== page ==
March 24, 2003 Buck 65 at the Knitting Factory. Holy shit was he great. With a four-piece band was the idea, pedal steel guy couldn't make the gig, but he was the show, completely original every which way. Performed the entire 105-minute set holding a hanging worklamp with an orange bulb for illumination, twisting lithely, dipping into his jeans jacket picket for confetti to throw at the crowd. Turns out he's a major raconteur, with cadences and timing and intonations that recalled Tom Waits, Arlo Guthrie, Ed Sanders, and a little (as Karin Berg next to me observed) Laurie Anderson. Stories about working in a magazine shop where Axl Rose got kicked out for smoking, about where he slept in sasquatch country near Eugene, about getting his name from a pedophilic square dance caller in Mount Uniacke with a 65 Buick, about his steel player getting into a fight in Paris with a boulangerie worker who looked like Rolline Fingers and used halves of a butt loaf for boxing gloves. Rhymed orange with porridge, post card with Coast Guard with most part. Sang a verse of Sweet and Shiny Eyes as part of his encore. Talked about his rural background a lot: "Street credibility--zero. Dirt road credibility--up the yin yang." Was reading Wretched of the Earth. Complete motherfucker, major talent, although by now he's more some kind of performance artist than any kind of rapper.

From Christopher Shulgan: "The fact that Terfry makes beats, scratches and rhymes make him legendary in and of itself," says New York City's Justin Levy, . . . "That he's actually good at all three is just unprecedented."

I keep trying to copy down rap fragments:

from Vertex:

game worth winning
from the beginning of the first inning

batting fourth in the lineup
the opposing pitcher is a big righthander
unorthodox windup and a good move to first
throws a curve and changes speeds
can be wild at times
turned one savagely 
and inflated his earned run average
but today he seems focused
and we were stuck out to dry
in the top of the first
because he struck out the side
but in the bottom half the bad guys came out swinging
a lot of coaches like to choose taking the same route
bring in the big hitters to the plate
and players that are purely speed
try to manufacture runs
and jump out to an early lead
and this time it worked
so we were gonna need a hero
because after one complete the score was already 3-0

leading off the second
i swung at the first pitch
no wonder the centerfielder backpeddled to the track
settled under it
O for one
a can of corn
the ball is thrown around the horn
and back to the pitchers mound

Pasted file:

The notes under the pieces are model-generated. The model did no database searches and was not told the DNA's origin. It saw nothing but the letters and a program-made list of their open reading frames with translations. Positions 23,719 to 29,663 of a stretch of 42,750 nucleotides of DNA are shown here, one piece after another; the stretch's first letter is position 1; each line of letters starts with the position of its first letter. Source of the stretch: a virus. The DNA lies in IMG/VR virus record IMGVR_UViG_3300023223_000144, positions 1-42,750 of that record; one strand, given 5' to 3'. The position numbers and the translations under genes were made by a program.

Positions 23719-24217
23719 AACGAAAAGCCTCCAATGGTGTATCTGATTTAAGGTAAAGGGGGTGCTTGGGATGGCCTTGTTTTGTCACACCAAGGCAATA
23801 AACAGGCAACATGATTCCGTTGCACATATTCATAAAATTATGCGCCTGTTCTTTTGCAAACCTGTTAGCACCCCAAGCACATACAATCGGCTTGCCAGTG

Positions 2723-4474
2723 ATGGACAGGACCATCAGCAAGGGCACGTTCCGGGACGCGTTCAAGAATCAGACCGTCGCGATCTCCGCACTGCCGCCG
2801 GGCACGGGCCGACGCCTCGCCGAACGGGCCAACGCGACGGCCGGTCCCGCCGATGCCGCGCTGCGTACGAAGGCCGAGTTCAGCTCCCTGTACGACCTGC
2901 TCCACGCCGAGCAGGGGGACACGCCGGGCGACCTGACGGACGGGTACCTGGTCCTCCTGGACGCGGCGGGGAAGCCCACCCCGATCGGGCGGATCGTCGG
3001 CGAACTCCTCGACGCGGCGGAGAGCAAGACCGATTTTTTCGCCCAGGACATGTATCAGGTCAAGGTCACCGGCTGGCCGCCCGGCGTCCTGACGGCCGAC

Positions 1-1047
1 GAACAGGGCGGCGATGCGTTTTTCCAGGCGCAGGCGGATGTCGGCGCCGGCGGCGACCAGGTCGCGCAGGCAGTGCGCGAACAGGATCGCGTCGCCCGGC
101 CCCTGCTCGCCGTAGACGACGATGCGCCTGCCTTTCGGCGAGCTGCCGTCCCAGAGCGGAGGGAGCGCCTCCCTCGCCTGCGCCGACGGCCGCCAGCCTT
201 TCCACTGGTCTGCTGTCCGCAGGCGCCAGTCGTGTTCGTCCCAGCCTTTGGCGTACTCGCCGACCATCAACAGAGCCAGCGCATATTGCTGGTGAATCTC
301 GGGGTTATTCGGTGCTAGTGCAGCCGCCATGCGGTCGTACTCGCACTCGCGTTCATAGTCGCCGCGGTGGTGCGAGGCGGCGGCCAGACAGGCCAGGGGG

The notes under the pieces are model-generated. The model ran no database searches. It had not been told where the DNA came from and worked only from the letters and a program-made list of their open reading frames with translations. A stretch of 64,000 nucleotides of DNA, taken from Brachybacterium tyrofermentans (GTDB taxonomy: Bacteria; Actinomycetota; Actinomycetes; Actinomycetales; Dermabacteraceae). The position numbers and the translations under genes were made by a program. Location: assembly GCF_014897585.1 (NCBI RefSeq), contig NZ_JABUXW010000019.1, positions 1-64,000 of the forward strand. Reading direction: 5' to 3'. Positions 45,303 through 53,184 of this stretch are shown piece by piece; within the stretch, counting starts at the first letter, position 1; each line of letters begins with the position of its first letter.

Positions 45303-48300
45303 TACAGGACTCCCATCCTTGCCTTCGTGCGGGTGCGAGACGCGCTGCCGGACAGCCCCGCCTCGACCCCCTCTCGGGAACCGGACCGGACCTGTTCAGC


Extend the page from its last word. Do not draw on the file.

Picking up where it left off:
good for the bad guys
but not so high for the visitors
the big right hander is taking no prisoners
he seems to have us figured out
the question is can we compete
he's pitching perfect after three complete
and has a 3-1 lead
From Man Overboard:

it's possible I could be huge, but I doubt it
because my phone's off the hook, but that's about it
handling my biz, i should really do a shipment
try to make some money to buy some new equipment
with a brand new mic and a room with insulation
colored pencils, all I need is inspiration
which brings me back to this hot and sweaty cage
with a worn out mattress and a poster of betty page
i look at people look at me, how am i supposed to feel?
showing me a picture that isn't even close to real
the final approach is upon me, i can feel it
so i might call this song "i was right all along"
or i might call the song "never had stitches"
or i might call it "mr know it all"
or "i forget the chaos"
or "two sizes too big"
Other notes from notebook:

  • Buck 65: Language Arts (1997, WEA). Starts off with a repeated "this is for us," which he then expands upon. The beats are his most elemental, and the scratches are pronounced, which makes this his most underground-sounding album. Long last piece is a pastiche of various effects. B+
  • Buck 65: Vertex (1999, WEA). According to Christopher Shulgan's piece in the press kit, "Vertex was recorded in a single, 48-hour burst of manic creativity on a four-track recorder." On "The Centaur" he raps about his cock: "asking silly questions like I'm their personal mentor/all they care about is my big dick because I'm a centaur". On "Driftwood" he goes shopping for records. He notes, "my beats aren't familiar/so you can't put your finger on them." Line out of nowhere: "the older I get, the more life starts to make sense, and the less I care." Baseball: he calls them better than Ernie Harwell, but writing down all the lyrics is tough to do. Does a very minimal Roxy Music song, "In Every Dream Home a Heartache," whispered over a beat, with door squeaks in background. Another piece follows a baseball game, "we got a tie game going into the seventh inning stretch." Another quote: "stupid djs would give their right arm/to be ambidexterous." And, "what you call official art/I call artificial." And, "stupid djs would give their right arm/to be ambidexterous." A-
  • Buck 65: Man Overboard (2001, WEA). The plainest piece here is about the loss of a mother, leaving . . . One line in another voice: "i'm lost for words/peculiar how often that happens/and i call myself a mc." A
  • Buck 65: Synesthesia (2002, WEA). Subtitled "Language Arts, Part 5," which implies that it came out after Square. He seems to be getting into a bad mood, certainly in "Grumpy," but also in "Mouth Wash" (formerly "The F-Word") and "Hens" (formerly "Ho") and probably elsewhere. A-
  • Buck 65: Square (2002, WEA). Subtitled "Language Arts, Part 4." No songs listed. The booklet is pure art, saying nothing. There's a piece on science which I should quote more from, but: "science is breathless." And there's a piece on food, "food puts me in a good mood/it keeps me going." A